“It doesn’t say ‘I am a star’,” Sean snaps, gesturing at my clothing. “It says ‘I am an ordinary person’. Let’s get back in here and I’ll find you something to wear.” He pushes me back inside the trailer.

     “Listen, matey,” I snap. “I don’t care what you want me to wear, or who you want me to be. If I’m not good enough for you, find someone else. I won’t go outside looking like some freak.”

     “You’ll look like a freak if you’re not dressed up,” says Sean, shaking his head. “But I can’t force you.”

     “Too right,” I snarl, but he’s not finished.

     “You’re to talk to me before you go outside, any time you do. I’ll check you over and make sure you’re presenting the right image. If you’re not, no outside. And we’ve scheduled a news crew to come down tomorrow and interview you.”

     “You did what?” I squeal. Suddenly hating myself for sounding like that, like an over-excited three-year-old, I swallow and try again. “Without asking me first? I don’t think I really want an interview.”

     “Bad luck,” he says with a smug smirk. “I’m in charge of your publicity, and when I say you have an interview, you do it. Here are the questions they’re going to ask you, and your responses,” he says, handing over a few sheets of paper. “Try and stick as close to them as you can.”

     “But...” I stammer, leafing through the pages. “None of this is true! I don’t have any of this stuff! My owner isn’t rich! I don’t even like this clothing label!” I throw the pages down onto the table. “Why can’t I answer truthfully?” I demand.

     “Okay, then,” Sean says craftily, picking up the paper and reading one of the questions, assuming a ridiculous Neovision interviewer’s voice. “So, what do you think about fashion? What makes you choose a piece of clothing?”

     “Comfort,” I reply instantly, with no thought involved. “Fashion goes straight out the window if it’s not comfortable. If tight tops are fashionable, then fashion isn’t consulted. I prefer loose things because I don’t feel like I’m wearing a straightjacket. And if loose tops aren’t fashionable, then it’s a loss to the fashion freaks.”

     “That’s nothing like a superstar,” Sean spits venomously, tossing the pages back at me. “Superstars are completely obsessed by fashion. They set fashion. You can’t say you don’t event think about it! See that you answer according to that script. Just pretend that it’s part of Caulfield Lane.”

     I sit back in my chair, somewhat stunned. This is insane. It’s just stupid. But I want this interview, and I guess that I can just answer what I want to. They can’t force me to say these things.

***

     I pick nervously at the bottom of my shoes as I sit on the couch, waiting for the interviewer to be ready. She’s adding a last (seventh) layer of glitter to her eyelashes. I’ve refused everything except the most basic foundation so I don’t look washed out. I glare over at the Pink Usul. She’s got one of Sean’s scripts in her hand, and I can just tell she’s going to stick to the questions. Well, I’m not sticking to the answers.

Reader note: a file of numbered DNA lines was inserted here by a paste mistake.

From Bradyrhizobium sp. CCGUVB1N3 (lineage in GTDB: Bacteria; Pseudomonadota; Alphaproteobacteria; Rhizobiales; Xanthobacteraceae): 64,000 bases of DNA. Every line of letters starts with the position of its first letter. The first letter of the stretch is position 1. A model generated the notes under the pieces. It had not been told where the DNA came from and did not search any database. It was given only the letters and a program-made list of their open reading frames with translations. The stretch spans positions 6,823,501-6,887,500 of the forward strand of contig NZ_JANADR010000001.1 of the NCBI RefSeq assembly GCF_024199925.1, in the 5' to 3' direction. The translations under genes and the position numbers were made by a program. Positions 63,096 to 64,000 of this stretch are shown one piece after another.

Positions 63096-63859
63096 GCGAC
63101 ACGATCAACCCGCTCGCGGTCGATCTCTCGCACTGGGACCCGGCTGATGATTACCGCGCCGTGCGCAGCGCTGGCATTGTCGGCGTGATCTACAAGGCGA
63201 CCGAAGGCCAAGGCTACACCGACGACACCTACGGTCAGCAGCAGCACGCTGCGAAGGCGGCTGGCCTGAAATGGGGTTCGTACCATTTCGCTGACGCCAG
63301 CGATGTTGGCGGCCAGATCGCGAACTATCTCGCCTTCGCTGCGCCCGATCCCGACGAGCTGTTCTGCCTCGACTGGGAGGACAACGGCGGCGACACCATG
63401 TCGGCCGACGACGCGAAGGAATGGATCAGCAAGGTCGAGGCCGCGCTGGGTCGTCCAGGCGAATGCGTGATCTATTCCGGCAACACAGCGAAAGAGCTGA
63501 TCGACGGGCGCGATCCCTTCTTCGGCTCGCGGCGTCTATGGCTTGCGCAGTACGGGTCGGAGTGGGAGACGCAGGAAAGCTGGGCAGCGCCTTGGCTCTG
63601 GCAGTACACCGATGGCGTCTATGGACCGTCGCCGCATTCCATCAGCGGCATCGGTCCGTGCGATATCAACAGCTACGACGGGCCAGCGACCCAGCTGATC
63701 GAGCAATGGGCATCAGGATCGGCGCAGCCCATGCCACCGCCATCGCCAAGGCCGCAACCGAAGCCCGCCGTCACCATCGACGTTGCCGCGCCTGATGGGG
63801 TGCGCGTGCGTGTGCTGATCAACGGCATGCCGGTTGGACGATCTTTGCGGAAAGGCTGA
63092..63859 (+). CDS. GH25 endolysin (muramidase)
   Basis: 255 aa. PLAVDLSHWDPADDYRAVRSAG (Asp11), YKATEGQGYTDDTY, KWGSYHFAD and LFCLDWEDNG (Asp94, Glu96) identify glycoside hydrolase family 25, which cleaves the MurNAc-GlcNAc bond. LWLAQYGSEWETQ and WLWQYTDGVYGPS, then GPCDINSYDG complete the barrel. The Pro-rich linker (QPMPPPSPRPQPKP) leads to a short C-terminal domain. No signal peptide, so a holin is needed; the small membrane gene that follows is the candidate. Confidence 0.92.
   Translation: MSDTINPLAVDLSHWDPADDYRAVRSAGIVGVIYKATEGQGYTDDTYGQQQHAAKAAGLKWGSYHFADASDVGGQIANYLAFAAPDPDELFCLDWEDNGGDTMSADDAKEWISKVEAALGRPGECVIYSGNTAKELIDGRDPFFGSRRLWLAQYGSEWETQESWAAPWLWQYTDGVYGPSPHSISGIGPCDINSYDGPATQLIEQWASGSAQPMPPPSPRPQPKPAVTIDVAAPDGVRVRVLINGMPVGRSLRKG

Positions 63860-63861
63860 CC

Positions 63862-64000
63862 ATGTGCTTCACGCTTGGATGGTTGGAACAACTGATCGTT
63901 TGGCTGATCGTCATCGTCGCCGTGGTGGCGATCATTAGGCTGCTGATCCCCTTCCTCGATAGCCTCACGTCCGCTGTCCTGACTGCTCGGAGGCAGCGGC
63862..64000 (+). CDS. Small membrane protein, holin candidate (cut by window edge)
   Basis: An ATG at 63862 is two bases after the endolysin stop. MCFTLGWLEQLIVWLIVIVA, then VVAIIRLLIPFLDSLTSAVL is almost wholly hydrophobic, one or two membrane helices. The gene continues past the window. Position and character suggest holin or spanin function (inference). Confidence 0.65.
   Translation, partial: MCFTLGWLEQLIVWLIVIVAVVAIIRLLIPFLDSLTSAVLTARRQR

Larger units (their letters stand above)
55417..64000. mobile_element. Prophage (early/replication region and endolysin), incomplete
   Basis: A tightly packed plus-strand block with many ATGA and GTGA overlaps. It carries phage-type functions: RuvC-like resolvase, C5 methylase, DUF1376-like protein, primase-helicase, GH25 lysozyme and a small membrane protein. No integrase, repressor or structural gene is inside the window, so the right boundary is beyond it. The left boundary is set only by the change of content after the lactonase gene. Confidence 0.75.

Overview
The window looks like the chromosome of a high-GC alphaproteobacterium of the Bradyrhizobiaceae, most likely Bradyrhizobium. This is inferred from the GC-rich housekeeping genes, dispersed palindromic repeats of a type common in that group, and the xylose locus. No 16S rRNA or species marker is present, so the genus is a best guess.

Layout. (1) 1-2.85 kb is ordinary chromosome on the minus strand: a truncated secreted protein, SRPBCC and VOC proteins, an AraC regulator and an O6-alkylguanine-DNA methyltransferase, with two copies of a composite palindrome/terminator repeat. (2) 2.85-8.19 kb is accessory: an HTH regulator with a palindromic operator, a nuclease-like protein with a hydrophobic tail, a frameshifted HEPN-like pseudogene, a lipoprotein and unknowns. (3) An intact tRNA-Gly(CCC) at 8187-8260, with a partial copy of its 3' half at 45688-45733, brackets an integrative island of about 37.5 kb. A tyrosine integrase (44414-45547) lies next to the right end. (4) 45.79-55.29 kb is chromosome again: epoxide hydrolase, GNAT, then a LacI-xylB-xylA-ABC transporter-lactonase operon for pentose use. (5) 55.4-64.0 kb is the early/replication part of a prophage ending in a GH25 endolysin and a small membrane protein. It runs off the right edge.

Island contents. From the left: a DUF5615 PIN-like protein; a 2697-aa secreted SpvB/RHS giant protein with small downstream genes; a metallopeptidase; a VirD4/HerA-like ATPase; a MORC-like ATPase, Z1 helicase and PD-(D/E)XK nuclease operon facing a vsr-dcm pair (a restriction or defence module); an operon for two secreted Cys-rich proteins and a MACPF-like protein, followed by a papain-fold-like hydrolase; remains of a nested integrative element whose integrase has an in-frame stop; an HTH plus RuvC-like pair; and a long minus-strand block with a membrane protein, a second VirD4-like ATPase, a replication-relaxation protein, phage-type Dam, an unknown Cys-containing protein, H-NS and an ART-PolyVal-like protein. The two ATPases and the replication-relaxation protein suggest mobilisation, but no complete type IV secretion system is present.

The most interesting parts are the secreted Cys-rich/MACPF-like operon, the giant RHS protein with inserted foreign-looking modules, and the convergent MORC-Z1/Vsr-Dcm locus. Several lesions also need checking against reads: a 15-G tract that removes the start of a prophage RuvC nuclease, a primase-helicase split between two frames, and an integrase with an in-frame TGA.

“So, Kristen,” she says smarmily, sitting down on the couch opposite mine. “Tell us about yourself.”

     “I’m just an ordinary Shoyru, really,” I say, already breaking from the set lines. Behind the camera, Sean drops his mug in shock. “I just happen to be good in front of a camera.”

     “Exactly,” says the Usul, trying to get back to the script. “So you can’t just be ordinary. I’m sure you’re a very special person indeed.”

     “No, not really,” I deny wholeheartedly. “I go to the bathroom, trip over my shoelaces and laugh weirdly, just like millions of other pets around the world.” I turn away from the Usul and look directly into the camera. “I don’t want you to think of me as some perfect, beautiful, stuck-up actor. I’m really just ordinary, and that’s how I want you to think of me.”

     “CUT!” screams a livid voice, and with a shock, I realize it’s Sean. He comes storming over to me and stops just inches from my face. “What do you think you’re playing at?” he bellows. I can feel my hair rush backwards from the force of his voice. “I told you to stick to the script! Don’t you understand, you stupid little girl, this is serious! I’m looking out for you here! Do you really think anybody will hire some nobody who says she’s just an ordinary person? That is a great way to never get a job in the business again!” He thunders away like an orange hurricane. I sit there in shock, stunned, my ears barely functioning. Is he right? Can it be that I’ll only get another job if I lie about myself?

To be continued...

 
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Other Episodes


» Some Kind of Superstar: Part One
» Some Kind of Superstar: Part Two
» Some Kind of Superstar: Part Three
» Some Kind of Superstar: Part Four
» Some Kind of Superstar: Part Five
» Some Kind of Superstar: Part Six
» Some Kind of Superstar: Part Seven
» Some Kind of Superstar: Part Nine